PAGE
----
The latter is based on ARM's big.little architecture. It has four powerful Cortex-A15 cores and four Cortex-A7 cores for less demanding tasks on one die.
Saadi also expects there will be a version of the smartphone with 128GB of integrated storage. Last year Samsung's semiconductor arm began volume production of embedded memory modules at that size, so if the company wants to increase the storage beyond 64GB it has the resources to do so.
Software, including Samsung's own user interface addition TouchWiz, will play an even more prominent role, according to analysts. Rumors regarding what new software features the smartphone will have include eye-tracking for scrolling on a Web page. That would build on the Smart Stay feature on the Galaxy S III, which prevents the screen from dimming when someone is looking at it.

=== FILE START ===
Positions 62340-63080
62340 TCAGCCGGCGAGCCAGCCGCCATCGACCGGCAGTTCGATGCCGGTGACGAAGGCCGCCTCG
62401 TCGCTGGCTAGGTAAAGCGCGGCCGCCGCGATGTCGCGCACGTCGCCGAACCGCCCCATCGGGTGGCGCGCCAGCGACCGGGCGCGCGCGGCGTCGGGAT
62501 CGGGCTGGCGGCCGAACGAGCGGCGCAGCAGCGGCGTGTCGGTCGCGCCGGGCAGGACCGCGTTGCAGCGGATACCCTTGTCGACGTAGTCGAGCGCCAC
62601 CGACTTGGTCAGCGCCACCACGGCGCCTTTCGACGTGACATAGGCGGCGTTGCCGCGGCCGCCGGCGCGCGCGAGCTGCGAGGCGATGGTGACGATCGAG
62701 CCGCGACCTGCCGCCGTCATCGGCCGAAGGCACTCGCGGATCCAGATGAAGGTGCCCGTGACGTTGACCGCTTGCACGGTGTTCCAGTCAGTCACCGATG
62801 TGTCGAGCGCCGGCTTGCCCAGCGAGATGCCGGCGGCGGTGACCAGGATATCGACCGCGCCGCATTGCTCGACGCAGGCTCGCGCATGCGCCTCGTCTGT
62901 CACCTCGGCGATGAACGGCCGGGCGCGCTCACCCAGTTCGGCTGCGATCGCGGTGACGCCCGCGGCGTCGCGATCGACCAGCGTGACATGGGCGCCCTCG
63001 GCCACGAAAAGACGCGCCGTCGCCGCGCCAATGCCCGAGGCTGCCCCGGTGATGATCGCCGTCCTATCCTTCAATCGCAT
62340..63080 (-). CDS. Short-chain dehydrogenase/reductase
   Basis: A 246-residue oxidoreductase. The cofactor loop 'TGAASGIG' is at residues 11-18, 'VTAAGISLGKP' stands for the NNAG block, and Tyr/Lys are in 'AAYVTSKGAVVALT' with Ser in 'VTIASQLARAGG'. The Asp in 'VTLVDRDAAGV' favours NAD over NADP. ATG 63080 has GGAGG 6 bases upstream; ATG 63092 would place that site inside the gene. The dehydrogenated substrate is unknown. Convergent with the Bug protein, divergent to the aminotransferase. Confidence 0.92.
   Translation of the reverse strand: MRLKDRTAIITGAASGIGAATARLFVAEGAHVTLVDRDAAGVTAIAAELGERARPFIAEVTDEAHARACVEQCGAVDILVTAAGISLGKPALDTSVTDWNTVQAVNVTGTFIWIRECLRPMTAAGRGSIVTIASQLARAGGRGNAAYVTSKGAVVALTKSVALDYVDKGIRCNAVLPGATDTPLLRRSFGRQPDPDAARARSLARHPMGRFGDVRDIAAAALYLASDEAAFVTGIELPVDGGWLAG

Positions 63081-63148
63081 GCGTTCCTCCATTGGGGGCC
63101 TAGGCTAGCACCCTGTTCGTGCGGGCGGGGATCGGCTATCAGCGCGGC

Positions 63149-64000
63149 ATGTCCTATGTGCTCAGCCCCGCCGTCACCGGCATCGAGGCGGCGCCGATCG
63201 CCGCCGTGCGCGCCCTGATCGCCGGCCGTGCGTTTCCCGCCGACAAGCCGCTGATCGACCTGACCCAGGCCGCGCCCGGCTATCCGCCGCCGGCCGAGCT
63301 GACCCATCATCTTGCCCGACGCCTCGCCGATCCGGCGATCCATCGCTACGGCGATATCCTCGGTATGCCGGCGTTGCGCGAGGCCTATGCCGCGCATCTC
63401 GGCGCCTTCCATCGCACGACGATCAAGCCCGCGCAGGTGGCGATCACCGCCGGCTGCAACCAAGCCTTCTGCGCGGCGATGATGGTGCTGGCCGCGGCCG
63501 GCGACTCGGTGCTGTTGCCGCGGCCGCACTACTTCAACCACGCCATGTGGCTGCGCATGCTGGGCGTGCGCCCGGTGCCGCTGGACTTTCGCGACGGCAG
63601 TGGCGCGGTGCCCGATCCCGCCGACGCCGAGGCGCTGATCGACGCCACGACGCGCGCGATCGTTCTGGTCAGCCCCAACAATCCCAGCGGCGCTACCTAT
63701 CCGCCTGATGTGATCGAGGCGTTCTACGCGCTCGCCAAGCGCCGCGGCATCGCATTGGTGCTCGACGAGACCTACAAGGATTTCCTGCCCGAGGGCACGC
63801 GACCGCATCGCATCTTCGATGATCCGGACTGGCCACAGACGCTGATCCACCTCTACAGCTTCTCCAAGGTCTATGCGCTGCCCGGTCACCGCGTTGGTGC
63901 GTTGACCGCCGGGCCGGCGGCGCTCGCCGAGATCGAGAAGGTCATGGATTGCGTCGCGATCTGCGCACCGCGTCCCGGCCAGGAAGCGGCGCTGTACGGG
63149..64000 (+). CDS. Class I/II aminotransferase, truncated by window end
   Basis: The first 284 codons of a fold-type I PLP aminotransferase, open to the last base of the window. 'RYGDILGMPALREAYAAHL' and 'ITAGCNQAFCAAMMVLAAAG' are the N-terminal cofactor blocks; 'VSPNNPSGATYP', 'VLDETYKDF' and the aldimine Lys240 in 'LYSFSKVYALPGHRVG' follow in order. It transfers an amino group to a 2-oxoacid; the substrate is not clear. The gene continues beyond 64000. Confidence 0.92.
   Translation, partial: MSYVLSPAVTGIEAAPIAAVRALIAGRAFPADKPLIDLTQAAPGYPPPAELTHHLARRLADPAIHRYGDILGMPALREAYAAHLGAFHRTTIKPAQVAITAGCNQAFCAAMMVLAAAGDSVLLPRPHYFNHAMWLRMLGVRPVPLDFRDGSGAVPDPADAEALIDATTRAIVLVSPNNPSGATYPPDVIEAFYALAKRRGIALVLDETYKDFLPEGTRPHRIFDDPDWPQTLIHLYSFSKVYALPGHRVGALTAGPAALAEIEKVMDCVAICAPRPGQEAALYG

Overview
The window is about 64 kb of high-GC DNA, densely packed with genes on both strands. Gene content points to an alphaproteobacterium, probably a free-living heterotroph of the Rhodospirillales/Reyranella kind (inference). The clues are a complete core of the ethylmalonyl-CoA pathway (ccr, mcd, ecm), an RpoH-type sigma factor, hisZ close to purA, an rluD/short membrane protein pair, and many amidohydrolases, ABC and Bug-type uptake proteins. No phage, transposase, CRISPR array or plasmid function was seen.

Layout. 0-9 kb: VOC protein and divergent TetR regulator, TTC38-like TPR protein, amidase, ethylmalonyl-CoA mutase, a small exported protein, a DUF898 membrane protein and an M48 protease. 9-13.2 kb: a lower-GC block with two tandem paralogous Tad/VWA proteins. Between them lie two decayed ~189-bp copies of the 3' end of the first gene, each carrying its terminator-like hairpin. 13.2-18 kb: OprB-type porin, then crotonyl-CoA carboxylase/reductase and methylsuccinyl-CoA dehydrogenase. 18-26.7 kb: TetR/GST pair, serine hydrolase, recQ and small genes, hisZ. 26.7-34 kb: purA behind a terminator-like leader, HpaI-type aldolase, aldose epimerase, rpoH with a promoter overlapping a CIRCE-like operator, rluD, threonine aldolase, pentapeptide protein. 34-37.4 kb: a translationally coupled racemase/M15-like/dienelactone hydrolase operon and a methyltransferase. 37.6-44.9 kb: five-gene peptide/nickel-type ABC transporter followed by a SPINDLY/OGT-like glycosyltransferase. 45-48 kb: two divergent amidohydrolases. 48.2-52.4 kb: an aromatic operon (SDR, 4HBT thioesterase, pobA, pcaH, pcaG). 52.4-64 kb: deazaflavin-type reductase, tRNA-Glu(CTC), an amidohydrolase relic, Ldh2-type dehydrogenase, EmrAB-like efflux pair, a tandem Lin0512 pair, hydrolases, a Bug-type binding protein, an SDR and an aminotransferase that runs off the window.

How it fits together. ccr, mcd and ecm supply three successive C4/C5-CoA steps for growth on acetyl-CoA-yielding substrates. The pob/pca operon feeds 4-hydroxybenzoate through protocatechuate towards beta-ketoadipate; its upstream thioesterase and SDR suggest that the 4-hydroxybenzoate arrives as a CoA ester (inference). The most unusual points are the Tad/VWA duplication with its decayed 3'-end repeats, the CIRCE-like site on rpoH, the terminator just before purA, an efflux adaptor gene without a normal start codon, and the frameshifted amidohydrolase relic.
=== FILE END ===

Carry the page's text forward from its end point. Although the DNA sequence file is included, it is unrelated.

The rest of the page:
But, if the rumors about features prove true, not everyone is convinced the smartphone will be something consumers will enjoy using.
"The technology that enables this is still immature," Saadi said.
Using eyes to control tablets and smartphones is challenging because users are often outside and on the move, according to Sune Alstrup Johansen, CEO at Danish company The Eye Tribe, which specializes in eye tracking.
What Samsung really has up its sleeve will be revealed Thursday in New York. The launch event starts at 7 p.m. EDT.
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